Thousands of Birmingham City Council tenants at ‘risk of serious harm’, according to a government report

A concerning report by the Government’s Regulator of Social Housing has unveiled failures within Birmingham City Council’s housing department

A report by the government has shown that thousands of tenants in Birmingham are living in homes that are putting them at potential risk of serious harm.

In a report published on Wednesday (May 24), the Regulator of Social Housing concluded that Birmingham City Council has breached the consumer standards for tenants. The concerning findings of the investiagation revealed that around 23,000 social homes owned by the city do not meet the Decent Homes Standard of the government.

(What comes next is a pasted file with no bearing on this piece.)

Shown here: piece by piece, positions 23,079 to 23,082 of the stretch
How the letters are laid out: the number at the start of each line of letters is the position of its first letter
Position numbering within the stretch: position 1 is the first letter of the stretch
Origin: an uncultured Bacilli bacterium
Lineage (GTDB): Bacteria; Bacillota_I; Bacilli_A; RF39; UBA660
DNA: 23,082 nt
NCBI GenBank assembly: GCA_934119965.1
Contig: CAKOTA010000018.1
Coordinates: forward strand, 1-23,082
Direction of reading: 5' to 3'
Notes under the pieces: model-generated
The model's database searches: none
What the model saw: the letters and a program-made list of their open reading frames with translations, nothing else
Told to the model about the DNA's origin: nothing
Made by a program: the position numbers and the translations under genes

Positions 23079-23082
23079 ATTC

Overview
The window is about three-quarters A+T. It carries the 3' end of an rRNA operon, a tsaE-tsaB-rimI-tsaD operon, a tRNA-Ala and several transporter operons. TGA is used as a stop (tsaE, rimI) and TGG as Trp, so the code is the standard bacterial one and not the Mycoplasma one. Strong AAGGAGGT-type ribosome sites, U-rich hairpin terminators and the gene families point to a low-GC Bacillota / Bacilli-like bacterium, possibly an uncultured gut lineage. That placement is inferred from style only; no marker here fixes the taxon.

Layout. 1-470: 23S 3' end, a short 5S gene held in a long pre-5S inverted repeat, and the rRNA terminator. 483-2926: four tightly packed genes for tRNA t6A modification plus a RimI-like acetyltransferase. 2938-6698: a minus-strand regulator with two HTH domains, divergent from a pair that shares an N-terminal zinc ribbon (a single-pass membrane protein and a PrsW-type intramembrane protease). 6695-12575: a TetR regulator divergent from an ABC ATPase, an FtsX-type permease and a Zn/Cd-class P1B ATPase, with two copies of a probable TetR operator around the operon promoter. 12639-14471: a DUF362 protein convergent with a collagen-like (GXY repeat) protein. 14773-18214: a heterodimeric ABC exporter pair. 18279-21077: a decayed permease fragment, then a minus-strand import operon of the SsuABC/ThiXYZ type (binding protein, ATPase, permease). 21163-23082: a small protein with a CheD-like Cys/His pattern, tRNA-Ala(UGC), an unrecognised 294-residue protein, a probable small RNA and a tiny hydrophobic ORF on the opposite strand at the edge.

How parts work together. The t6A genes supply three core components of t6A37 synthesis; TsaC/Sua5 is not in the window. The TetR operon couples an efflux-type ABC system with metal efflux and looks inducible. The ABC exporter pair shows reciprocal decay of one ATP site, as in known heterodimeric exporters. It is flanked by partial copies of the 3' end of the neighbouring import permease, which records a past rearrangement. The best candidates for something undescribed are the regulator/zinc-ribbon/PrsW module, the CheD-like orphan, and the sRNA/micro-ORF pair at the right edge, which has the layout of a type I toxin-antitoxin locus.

The regulator also found a range of serious health and safety issues across thousands of homes, including almost 17,000 overdue asbestos surveys, around 15,500 late electrical safety inspections and more than 1,000 fire risk assessments that were overdue, mainly for low-rise housing blocks.

The report also identified significant failures in the way the council handles its tenants’ complaints, with more than 1,000 overdue responses. The regulator’s investigation follows earlier external reviews which found that the council’s engagement with tenants was ineffective, and that it did not understand or value tenants’ needs. The council will need to take urgent action to a address the findings.

What has been said about the report?

Kate Dodsworth, Director of Consumer Regulation at RSH, said: “Birmingham City Council has failed thousands of tenants and it needs to act now to put things right. It is unacceptable that so many of its tenants are living in non-decent homes, and that thousands of health and safety surveys haven’t been completed. The council also needs to improve the way it handles its tenants’ complaints.

“We will continue to monitor the council’s progress while it fixes the problems we found through our investigation.”

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